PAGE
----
Time Tripping

I’m not saying where this is because I’m afraid of getting in trouble. I know it’s very weird taking pictures in a public bathroom, but I just love the 19th century back-in-time feel of this room, and I swear that at the time no one was in there besides myself. Look at these wood doors, all the marble, the brass. And scroll down and check out the fire hose.

Maybe some of you see things like this all the time, but it looks like something we don’t even use anymore to me. Very steam punk.

Stacy Horn

I've written six non-fiction books, the most recent is Damnation Island: Poor, Sick, Mad, and Criminal in 19th-Century New York.

View all posts by Stacy Horn →

3 thoughts on “Time Tripping

  1. Mens rooms of that era have these magnificent porcelain floor standing urinals, too, all lined up in a row. They look like something the Romans would have built. Some of them have glaze with a crackled patina. Very cool.
    Nothing weird about us, uh uh. Nope.
    My bet is that this is at the Municipal Archives, right? AKA Stacy’s second home?

  2. Hi Stacy,
    I love these old bathrooms. And I appreciate Dan alerting you to the more dignified and distinguished urinals that one finds in the men’s room.

    One of the things I regret is the replacement of a lot of old buildings that had tons of atmosphere with new, modernistic displays.

    I’m specifically thinking of some old movie theaters in Dallas ad Houston that have virtually been torn down. Back in the old day, going to the movies was really something. Huge, vaulted ceilings, columns with carvings, mahogany statues of female ingenues holding up platters of mahogany fruit, mahogany gargoyles. And then when the movie starts, an evocative purple curtain parts followed by a red curtain, both with gold tassels. I mean, it was really something.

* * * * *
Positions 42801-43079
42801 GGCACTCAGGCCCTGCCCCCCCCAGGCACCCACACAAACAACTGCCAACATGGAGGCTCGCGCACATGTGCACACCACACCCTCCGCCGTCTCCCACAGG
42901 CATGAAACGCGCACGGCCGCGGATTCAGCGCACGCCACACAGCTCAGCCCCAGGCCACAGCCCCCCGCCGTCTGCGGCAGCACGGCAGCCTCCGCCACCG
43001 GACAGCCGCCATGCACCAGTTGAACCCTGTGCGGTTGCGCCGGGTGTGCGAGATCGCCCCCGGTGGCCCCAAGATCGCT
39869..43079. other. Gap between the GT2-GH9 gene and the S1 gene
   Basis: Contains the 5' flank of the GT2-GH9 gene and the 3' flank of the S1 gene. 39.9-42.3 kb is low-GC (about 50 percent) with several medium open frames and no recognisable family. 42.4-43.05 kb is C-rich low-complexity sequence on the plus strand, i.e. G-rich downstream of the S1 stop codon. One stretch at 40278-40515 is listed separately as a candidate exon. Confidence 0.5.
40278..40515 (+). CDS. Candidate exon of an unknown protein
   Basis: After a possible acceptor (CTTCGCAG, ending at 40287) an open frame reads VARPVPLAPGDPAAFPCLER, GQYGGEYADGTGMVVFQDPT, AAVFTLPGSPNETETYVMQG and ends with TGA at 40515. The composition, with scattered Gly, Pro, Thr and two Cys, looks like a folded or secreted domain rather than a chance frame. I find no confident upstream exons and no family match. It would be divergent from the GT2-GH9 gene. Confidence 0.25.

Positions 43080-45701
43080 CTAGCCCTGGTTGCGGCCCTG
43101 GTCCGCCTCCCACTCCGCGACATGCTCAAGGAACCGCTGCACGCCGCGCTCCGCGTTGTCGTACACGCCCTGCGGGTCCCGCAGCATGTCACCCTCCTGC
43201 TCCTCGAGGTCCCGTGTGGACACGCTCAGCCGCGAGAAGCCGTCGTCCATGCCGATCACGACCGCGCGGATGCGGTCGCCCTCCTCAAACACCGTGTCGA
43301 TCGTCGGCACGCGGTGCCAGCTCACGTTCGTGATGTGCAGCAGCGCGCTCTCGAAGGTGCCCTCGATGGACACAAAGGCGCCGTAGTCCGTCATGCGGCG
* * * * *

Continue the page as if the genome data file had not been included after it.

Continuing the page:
And of course the bathrooms were distinguished in the way they are portrayed here, and a person would not want to miss the opportunity to use the facility if they paid the price of the ticket. A Roman senator as his toilet…

    Now in Houston and Dallas as elsewhere, these old temples to cinema have been replaced by plastic multiplexes, 6 or 8 theater screens. No deep velvet cushions in the seats, just a bunch of fast-food type seating and sometimes you can hear the sound from the movie next pew over.

    Pathetic. If I come to New York, in addition to inviting you to dinner, I will have to go to this building simply to use the facility.

  3. Haha. There are some old theatres that are still like that, and they are restoring one out in Brooklyn (or was it Queens). But yeah. Oh, Radio City is still like that, but I don’t think they show movies anymore.

    I’m so out of it in my own city.

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